Best-selling author James Kaplan ’73 has written an acclaimed new biography, Frank: The Voice (Doubleday), about the early life of one of America’s best known American singers and entertainers of the 20th century, Frank Sinatra, from the years 1915 through 1954. Kaplan reveals how Sinatra helped to make the act of listening to pop music a more personal experience to his fans than it had ever been before.
Michiko Kakutani of The New York Times recently chose Kaplan’s book as one of her Top 10 Books of 2010. In her review in the Times, she wrote that Kaplan “has produced a book that has all the emotional detail and narrative momentum of a novel. … In recounting his subject’s rise and fall and rise again — all before the age of 40 — Mr. Kaplan gives us a wonderfully vivid feel for the worlds Sinatra traversed, from Hoboken and New York to Hollywood and Las Vegas, as well as the rapidly shifting tastes in music that shaped him and were later shaped by him.”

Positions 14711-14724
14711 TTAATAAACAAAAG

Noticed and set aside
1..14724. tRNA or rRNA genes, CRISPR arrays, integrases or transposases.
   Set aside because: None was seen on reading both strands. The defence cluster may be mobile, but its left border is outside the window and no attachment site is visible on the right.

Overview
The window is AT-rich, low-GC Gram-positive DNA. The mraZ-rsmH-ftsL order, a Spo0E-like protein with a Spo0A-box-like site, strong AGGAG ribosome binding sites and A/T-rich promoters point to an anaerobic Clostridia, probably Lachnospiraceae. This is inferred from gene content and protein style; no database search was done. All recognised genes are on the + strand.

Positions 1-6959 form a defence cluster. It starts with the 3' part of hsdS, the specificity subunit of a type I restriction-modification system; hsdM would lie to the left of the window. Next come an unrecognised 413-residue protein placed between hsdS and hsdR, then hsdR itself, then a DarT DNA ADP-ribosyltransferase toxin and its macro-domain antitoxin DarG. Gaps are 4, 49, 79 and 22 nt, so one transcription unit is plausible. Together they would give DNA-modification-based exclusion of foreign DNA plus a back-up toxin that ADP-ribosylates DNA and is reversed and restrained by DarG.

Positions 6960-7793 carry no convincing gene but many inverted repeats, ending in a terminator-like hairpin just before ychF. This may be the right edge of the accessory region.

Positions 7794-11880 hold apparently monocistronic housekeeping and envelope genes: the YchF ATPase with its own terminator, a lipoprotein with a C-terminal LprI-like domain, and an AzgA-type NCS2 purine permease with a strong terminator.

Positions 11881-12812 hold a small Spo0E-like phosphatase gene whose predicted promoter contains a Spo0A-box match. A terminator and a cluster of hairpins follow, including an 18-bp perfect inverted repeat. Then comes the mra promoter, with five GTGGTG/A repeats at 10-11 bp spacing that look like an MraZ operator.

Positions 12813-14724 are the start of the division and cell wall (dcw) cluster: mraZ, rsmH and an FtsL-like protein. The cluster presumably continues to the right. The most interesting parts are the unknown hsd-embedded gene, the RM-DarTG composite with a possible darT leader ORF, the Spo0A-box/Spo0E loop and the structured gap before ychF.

Stephen Holden also wrote a feature in The New York Times praising Kaplan’s work and said: “The book does music history a huge favor by reminding us that from his days with Tommy Dorsey to the twilight of his Columbia years, Sinatra was a singularly incandescent vocal phenomenon.”